Before you start any LED strip project, the first thing you will need to think about is POWER. According to the Adafruit website, each individual NeoPixel LED can draw up to 60 milliamps at maximum brightness - white. Therefore the amount of current required for the entire strip will be way more than your Arduino can handle. If you try to power this LED strip directly from your Arduino, you run the risk of damaging not only your Arduino, but your USB port as well. The Arduino will be used to control the LED strip, but the LED strip will need to be powered by a separate power supply. The power supply you choose to use is important. It must provide the correct voltage, and must able to supply sufficient current.
 

Operating Voltage (5V)

The operating voltage of the NeoPixel strip is 5 volts DC. Excessive voltage will damage/destroy your NeoPixels.

Current requirements (9.0 Amps)

OpenLab recommend the use of a 5V 10A power supply. Having more Amps is OK, providing the output voltage is 5V DC. The LEDs will only draw as much current as they need. To calculate the amount of current this 5m strip can draw with all LEDs turned on at full brightness - white:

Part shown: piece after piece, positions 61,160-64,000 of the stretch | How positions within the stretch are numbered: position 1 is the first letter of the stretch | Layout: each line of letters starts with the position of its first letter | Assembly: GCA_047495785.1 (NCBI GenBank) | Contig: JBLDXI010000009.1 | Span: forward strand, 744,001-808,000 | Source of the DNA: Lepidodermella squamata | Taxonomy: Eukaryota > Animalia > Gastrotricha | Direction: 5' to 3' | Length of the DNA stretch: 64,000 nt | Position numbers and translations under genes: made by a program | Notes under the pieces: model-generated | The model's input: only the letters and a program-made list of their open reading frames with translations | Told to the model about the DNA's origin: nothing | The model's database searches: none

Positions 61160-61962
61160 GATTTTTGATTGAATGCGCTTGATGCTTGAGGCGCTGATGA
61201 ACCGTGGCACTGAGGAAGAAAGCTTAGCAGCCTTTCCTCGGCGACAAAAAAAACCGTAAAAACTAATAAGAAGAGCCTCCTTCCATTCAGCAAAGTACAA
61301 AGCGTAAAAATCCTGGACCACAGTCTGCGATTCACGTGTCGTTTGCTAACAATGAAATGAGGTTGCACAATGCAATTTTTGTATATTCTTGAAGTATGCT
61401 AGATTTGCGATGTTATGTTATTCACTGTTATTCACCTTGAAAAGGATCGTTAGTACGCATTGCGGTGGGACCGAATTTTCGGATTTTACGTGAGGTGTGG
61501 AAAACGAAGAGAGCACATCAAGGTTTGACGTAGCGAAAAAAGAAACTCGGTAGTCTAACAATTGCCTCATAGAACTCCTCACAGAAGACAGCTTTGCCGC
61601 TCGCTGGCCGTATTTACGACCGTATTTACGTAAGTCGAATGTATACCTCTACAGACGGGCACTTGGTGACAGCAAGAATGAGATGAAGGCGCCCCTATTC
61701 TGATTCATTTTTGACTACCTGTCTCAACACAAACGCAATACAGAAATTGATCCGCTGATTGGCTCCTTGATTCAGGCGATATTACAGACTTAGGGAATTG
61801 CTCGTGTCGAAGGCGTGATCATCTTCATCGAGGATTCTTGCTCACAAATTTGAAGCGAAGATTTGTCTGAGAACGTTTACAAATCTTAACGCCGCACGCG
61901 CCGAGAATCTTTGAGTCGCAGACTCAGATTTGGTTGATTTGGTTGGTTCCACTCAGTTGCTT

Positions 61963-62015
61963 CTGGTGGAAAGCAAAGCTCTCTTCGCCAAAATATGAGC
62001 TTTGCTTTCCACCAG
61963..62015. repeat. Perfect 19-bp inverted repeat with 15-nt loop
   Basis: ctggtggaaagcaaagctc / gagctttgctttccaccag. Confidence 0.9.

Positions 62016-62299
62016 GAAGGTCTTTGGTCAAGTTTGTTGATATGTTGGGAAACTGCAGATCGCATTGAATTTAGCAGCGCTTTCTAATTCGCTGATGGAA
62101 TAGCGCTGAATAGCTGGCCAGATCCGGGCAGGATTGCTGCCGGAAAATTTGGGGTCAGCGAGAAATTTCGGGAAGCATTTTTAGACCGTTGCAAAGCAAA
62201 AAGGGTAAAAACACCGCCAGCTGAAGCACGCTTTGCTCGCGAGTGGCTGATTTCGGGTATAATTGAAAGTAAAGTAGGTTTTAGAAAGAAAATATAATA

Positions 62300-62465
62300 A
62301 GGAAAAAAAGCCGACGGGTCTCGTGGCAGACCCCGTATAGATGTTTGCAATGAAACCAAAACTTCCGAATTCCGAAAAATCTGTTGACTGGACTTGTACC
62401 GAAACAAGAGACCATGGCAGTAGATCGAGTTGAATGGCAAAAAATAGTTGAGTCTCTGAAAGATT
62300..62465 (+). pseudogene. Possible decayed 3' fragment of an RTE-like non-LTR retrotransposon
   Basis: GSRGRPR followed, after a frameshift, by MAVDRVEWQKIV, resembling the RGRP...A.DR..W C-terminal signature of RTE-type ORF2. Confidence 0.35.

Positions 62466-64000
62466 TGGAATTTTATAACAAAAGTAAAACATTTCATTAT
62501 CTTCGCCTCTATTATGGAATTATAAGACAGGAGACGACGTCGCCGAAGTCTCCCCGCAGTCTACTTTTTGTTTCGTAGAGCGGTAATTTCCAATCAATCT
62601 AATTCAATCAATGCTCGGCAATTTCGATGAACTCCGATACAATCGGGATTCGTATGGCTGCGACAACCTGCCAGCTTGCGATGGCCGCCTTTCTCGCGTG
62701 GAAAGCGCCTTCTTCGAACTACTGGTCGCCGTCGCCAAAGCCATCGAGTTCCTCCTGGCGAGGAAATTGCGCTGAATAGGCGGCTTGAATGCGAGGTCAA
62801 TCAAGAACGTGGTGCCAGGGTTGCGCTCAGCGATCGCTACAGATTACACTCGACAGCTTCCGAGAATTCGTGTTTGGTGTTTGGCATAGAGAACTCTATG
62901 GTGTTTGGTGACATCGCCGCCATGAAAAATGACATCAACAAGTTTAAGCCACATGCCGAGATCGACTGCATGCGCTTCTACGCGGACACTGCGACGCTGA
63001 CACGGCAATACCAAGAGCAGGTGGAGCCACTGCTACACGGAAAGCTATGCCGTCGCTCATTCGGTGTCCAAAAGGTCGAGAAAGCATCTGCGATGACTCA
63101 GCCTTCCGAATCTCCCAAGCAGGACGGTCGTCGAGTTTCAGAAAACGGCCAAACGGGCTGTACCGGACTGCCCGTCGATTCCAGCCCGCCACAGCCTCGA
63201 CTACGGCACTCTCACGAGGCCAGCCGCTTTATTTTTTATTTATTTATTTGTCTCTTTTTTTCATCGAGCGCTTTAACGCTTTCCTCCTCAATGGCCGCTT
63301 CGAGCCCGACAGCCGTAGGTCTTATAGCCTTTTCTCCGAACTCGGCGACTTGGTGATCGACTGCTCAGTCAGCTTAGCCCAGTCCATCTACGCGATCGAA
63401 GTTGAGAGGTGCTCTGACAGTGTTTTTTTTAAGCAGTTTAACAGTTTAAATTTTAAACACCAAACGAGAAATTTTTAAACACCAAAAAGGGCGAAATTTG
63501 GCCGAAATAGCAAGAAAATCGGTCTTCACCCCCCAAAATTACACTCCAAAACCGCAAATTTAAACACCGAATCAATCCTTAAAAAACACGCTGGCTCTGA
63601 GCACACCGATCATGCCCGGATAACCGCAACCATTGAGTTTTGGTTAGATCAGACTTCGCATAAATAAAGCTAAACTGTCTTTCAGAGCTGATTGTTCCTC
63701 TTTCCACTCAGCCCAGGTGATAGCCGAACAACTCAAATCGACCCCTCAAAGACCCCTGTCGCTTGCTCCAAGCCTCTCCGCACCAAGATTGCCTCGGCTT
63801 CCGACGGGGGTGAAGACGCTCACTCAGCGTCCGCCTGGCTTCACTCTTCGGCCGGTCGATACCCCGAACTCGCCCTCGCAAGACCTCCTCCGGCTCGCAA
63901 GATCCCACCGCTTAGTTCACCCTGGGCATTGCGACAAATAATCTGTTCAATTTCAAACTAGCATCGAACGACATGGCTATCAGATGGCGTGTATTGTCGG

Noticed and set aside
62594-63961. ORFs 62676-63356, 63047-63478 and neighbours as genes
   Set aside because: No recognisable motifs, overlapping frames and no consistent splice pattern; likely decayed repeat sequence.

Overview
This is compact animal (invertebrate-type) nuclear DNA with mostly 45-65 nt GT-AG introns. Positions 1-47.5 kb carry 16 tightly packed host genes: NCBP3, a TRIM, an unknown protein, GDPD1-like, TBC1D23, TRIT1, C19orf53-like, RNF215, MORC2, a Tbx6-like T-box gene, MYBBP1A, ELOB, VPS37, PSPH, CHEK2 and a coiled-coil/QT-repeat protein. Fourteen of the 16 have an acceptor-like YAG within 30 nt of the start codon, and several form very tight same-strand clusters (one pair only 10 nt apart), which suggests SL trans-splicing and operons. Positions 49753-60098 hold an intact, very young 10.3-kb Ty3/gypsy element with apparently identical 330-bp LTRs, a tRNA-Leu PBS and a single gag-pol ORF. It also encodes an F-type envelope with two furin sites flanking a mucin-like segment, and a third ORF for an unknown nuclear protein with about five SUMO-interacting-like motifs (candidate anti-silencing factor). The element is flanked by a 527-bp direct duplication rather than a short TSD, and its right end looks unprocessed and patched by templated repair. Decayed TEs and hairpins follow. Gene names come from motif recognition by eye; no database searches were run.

30 NeoPixel LEDs x 60mA x 5m = 9000mA = 9.0 Amps for a 5 metre strip.

Therefore a 5V 10A power supply would be able to handle the maximum current (9.0 Amps) demanded by a 5m NeoPixel strip containing a total of 150 LEDs.
 
 


Arduino Libraries and IDE


Before you start to hook up any components, upload the following sketch to the Arduino microcontroller. I am assuming that you already have the Arduino IDE installed on your computer. If not, the IDE can be downloaded from here.
 
The FastLED library is useful for simplifying the code for programming the NeoPixels. The latest "FastLED library" can be downloaded from here. I used FastLED library version 3.0.3 in this project.
 
If you have a different LED strip or your NeoPixels have a different chipset, make sure to change the relevant lines of code to accomodate your hardware. I would suggest you try out a few of the FastLED library examples before using the code below, so that you become more familiar with the library, and will be better equipped to make the necessary changes. If you have a 5 metre length of the NeoPixel 30 LED/m strip with the ws2812B chipset, then you will not have to make any modification below.
 

ARDUINO CODE: